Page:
Transactional NTFS (abbreviated TxF) is a component introduced in Windows Vista and present in later versions of the Microsoft Windows operating system that brings the concept of atomic transactions to the NTFS file system, allowing Windows application developers to write file-output routines that are guaranteed to either succeed completely or to fail completely. Major operating system components, including System Restore, Task Scheduler, and Windows Update, rely on TxF for stability. During the development of Windows Vista, WinFS also relied on TxF for storing files.
Due to its complexity and various nuances which developers need to consider as part of application development, Microsoft has deprecated TxF and stated that it may be removed in a future version of Windows. Microsoft has strongly recommended that developers investigate using the alternatives rather than adopting the Transactional NTFS API platform which may not be available in future versions of Windows.
Transactional NTFS allows for files and directories to be created, modified, renamed, and deleted atomically. Using transactions ensures correctness of operation; in a series of file operations (done as a transaction), the operation will be committed if all the operations succeed. In case of any failure, the entire operation will roll back and fail.
Transactional NTFS is implemented on top of the Kernel Transaction Manager, which is a Windows kernel component introduced in Windows Vista that provides transactioning of objects in the kernel. The NTFS file system already supports journaling of low-level operations, such as writing a block of data. Transactional NTFS expands on this capability to include:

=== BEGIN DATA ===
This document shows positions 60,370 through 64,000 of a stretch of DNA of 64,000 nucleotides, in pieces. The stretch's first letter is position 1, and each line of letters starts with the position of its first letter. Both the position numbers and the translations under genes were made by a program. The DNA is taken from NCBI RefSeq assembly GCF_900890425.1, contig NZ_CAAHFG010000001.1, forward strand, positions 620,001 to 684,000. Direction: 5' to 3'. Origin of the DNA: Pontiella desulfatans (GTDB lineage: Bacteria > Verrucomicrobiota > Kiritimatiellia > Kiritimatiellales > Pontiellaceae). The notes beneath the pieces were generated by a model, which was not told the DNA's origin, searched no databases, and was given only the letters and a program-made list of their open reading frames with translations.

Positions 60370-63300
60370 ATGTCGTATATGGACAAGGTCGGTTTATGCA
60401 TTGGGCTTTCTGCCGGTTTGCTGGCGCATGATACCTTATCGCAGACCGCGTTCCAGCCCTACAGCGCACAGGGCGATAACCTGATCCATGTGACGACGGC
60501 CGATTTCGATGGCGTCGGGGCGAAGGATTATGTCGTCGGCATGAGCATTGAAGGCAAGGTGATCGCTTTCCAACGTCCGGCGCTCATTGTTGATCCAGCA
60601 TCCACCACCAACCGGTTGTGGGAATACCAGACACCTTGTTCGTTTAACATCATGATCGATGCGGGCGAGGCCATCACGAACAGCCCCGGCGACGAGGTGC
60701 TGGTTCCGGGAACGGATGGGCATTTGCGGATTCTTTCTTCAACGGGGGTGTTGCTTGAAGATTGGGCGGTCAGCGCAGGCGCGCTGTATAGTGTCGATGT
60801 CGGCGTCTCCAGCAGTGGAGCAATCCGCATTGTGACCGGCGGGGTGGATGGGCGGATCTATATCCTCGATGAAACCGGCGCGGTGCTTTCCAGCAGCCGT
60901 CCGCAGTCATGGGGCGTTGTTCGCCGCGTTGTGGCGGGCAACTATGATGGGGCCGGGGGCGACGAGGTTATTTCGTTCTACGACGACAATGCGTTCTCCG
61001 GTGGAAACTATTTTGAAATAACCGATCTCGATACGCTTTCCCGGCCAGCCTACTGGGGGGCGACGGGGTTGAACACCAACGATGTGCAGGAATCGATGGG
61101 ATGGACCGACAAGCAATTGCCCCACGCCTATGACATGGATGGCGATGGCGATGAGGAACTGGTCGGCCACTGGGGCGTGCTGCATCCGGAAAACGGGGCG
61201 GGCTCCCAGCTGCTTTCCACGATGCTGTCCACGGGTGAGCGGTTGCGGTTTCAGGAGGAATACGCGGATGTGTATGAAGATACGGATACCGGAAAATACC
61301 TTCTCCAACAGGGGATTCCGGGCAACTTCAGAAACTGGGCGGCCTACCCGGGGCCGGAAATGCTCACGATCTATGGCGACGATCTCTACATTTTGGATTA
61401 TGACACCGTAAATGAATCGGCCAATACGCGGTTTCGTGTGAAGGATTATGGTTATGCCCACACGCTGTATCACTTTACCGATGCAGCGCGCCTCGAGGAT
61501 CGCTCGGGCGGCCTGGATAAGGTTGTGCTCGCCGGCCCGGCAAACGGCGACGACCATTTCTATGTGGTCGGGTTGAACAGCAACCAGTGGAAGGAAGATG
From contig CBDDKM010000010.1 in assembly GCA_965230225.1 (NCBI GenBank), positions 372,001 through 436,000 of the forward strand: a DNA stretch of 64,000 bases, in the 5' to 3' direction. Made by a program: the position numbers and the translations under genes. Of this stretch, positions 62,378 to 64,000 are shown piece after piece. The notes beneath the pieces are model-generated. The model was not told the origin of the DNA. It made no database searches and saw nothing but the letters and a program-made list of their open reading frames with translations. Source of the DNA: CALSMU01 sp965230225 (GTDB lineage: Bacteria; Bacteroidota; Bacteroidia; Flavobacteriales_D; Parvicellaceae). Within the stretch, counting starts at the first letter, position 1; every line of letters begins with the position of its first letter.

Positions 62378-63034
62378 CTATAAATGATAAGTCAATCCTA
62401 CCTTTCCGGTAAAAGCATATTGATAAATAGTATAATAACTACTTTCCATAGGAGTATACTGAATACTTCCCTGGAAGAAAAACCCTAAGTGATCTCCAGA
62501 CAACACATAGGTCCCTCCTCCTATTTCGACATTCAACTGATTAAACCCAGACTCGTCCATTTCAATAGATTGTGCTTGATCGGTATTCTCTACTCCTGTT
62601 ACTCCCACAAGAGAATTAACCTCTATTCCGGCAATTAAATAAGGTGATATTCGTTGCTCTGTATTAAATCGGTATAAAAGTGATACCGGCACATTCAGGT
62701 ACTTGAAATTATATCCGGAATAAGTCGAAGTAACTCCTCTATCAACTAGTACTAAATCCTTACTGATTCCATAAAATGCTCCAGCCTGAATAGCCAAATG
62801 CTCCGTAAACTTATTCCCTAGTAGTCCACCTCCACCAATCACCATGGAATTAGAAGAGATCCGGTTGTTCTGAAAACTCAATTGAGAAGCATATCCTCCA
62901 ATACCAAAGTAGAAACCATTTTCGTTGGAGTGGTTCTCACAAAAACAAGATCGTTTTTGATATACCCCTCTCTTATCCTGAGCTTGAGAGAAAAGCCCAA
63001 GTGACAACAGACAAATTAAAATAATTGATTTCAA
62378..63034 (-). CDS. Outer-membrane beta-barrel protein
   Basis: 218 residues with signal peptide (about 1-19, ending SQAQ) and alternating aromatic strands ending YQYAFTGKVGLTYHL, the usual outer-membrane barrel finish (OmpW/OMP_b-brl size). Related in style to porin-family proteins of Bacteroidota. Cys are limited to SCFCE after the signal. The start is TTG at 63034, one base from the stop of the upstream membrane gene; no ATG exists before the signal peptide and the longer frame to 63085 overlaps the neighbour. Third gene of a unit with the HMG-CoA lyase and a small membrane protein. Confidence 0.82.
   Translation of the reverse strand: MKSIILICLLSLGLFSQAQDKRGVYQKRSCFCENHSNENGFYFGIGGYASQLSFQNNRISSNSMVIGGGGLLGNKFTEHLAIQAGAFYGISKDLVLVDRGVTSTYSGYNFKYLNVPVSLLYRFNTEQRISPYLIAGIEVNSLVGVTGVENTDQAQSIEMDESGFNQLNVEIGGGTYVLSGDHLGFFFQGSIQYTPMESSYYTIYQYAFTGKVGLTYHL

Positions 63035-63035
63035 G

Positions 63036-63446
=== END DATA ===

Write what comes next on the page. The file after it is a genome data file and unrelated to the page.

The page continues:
- Atomic operations on a single file: A common example of this is saving a file from an application; if the application or machine were to crash while writing the file, then only part of the file could be written, possibly resulting in a corrupted file. This would be a very significant problem if a previous version of the file was being over-written, as data would likely be lost.
- Atomic operations spanning multiple files: If an application needs to update several files at once with a set of changes, all the necessary file operations can be performed as a single transaction, preventing inconsistent updates in the event of a failure.
- Atomic operations spanning multiple computers: Performing the same operation on multiple computers is a fairly common administrative task in a corporate network; Transactional NTFS integrates with the Distributed Transaction Coordinator to ensure that the change is successfully applied to all machines.
- Olson, Jason (2007). "Enhance Your Apps With File System Transactions". MSDN Magazine. Microsoft. Archived from the original on August 30, 2008. Retrieved June 30, 2015.
- Microsoft. "Alternatives to using Transactional NTFS". MSDN. Retrieved June 30, 2015.
- "NTFS Beta Chat Transcript (July 12, 2006)". TechNet. Microsoft. September 20, 2006. Retrieved April 8, 2017.
- "About Transactional NTFS". Microsoft. May 30, 2018. Retrieved 2019-10-27.
Microsoft strongly recommends developers utilize alternative means to achieve your application s needs. Many scenarios that TxF was developed for can be achieved through simpler and more readily available techniques. Furthermore, TxF may not be available in future versions of Microsoft Windows.
- Microsoft. "When to Use Transactional NTFS (Windows)". MSDN. Archived from the original on September 17, 2008. Retrieved June 30, 2015.